Page last updated at 21:17 GMT, Tuesday, 10 February 2009

Q&A: US bank bail-out revamp

Timothy Geithner, file pic from 21 January 2009
Geithner has been involved in US efforts to prop up financial institutions

US Treasury Secretary Timothy Geithner has announced major changes to the government's programme for bailing out troubled banks.

The measures include a partnership with the private sector to purchase bad or "toxic" assets, in order to get them off the banks' balance sheets.

The scheme is a revision of the $700bn Troubled Assets Relief Programme (Tarp) which was set up by the Bush administration, of which $350bn has been spent already.


How will this partnership work?

The idea is to set up a public-private investment fund of $500bn, which could be expanded to $1 trillion.

This will allow ordinary banks to offload mortgage-backed securities and other assets that have been rendered near-worthless by the sub-prime mortgage crisis and the credit crunch.

This bank will be essentially a private entity, but it will be seeded with government money.

Mr Geithner's revamp marks a return to the original bail-out strategy proposed by his predecessor, Henry Paulson.

The $700bn Tarp fund was originally intended for buying up banks' toxic mortgage debts, but was then used instead to buy shares in banks, in order to help boost their balance sheets.

So why the change of heart?

It's partly political. President Barack Obama's administration wants to distance itself from the perceived mistakes of the Bush administration's approach to the crisis.

The "mission creep" that took place under Mr Paulson left Tarp tarnished and in need of a make-over.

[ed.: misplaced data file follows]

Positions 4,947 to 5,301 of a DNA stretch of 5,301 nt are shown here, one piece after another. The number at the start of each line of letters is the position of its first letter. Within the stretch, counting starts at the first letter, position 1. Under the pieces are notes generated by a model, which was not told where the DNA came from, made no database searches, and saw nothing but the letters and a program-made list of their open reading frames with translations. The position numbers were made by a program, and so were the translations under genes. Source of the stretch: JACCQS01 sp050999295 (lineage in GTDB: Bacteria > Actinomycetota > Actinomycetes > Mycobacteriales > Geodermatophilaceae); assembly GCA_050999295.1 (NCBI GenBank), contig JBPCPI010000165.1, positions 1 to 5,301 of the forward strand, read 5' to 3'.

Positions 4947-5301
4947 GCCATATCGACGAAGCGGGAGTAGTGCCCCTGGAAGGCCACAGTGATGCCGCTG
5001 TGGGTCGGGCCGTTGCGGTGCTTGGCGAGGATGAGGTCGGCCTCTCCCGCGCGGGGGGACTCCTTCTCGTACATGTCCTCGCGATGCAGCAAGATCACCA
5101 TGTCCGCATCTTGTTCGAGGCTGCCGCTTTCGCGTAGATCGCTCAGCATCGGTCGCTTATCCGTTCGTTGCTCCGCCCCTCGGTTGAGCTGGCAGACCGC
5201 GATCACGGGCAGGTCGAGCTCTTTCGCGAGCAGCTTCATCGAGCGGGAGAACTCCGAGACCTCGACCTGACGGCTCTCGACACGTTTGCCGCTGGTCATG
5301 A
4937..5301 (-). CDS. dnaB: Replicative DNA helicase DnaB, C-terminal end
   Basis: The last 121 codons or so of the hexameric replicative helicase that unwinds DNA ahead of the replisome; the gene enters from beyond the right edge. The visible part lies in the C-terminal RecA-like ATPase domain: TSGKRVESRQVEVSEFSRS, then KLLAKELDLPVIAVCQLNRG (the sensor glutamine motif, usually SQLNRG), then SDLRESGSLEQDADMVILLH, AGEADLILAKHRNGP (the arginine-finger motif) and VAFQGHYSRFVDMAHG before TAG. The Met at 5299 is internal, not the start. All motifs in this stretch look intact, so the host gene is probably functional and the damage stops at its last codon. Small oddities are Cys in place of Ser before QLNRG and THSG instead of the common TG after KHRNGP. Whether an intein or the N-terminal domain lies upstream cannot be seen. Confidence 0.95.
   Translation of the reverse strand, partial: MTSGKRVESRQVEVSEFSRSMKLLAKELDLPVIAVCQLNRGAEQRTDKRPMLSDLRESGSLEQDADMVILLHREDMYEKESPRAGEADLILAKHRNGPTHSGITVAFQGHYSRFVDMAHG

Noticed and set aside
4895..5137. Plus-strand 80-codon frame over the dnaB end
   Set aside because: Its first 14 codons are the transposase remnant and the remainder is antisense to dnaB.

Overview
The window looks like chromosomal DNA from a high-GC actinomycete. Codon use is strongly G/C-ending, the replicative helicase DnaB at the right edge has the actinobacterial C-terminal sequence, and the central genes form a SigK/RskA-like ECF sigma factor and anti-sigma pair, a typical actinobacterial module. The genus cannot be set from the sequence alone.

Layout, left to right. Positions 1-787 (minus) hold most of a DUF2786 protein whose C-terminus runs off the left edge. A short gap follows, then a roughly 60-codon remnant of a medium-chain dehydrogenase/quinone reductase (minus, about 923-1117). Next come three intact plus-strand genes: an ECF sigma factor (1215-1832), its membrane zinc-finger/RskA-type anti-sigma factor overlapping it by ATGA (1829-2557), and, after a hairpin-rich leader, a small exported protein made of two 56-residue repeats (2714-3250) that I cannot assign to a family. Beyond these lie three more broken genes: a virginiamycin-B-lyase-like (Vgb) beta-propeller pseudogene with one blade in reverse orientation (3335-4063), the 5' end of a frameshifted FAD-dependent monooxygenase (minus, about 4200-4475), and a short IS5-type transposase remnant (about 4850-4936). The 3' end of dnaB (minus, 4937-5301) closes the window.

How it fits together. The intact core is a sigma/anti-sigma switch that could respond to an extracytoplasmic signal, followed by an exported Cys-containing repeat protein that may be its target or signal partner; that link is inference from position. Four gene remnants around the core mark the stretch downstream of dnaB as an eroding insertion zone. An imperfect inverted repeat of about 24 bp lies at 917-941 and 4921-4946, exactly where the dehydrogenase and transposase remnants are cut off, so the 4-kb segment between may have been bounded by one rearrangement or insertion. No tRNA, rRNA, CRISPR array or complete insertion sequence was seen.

But it's also an acknowledgement that trust cannot return to the money markets until financial institutions are purged of their worst liabilities.

Many bankers have given the "bad bank" idea a guarded welcome, given that the alternative is to let the federal government take a direct stake in their institutions.

But others feel that the bad assets in question are worth holding on to. After all, they have already been written down on banks' balance sheets and may eventually go up in value when the markets recover.

What else does Mr Geithner have in mind?

The government wants tighter scrutiny of what is happening to its bail-out money.

Earlier this month, Mr Obama announced a $500,000 (£355,000) limit on executive pay at US firms that need substantial fresh government aid.

Mr Geithner wants to add further terms and conditions, including a requirement for the companies that have accepted the aid to report on how it is being spent.

However, he reportedly faced down pressure from other Obama advisers for even stricter government controls.

The administration also wants to learn lessons from last year's collapse of Lehman Brothers investment bank and the bail-out of insurance giant AIG.

In both cases, there was no single federal institution that could step in and take charge.

The Federal Deposit Insurance Corporation (FDIC), which currently oversees retail banks, could be given the power to do this, although this is likely to require a change in the law.

So much for Wall Street. Is there any help for ordinary people?

Well, there are some proposals that might help take the heat off hard-pressed homeowners trying to pay back those sub-prime mortgages.

Mr Geithner wants to make it easier to work out the value of a home threatened by foreclosure, so that lenders can decide how to modify the terms of the deal.

Mortgage giants Fannie Mae and Freddie Mac would apply new national standards of loan modification, while other mortgage lenders would get financial incentives to reduce interest rates to cash-strapped customers.

This could cost an additional $50bn to $100bn.

The government also wants to expand consumer credit, building on an existing scheme called the Term Asset-Backed Securities Loan Facility (Talf).

This would make it easier for people to borrow money to buy cars or for student loans, as well as provide new financing for such things as commercial property loans.

It would be run by the US central bank, the Federal Reserve, with support from the Treasury.



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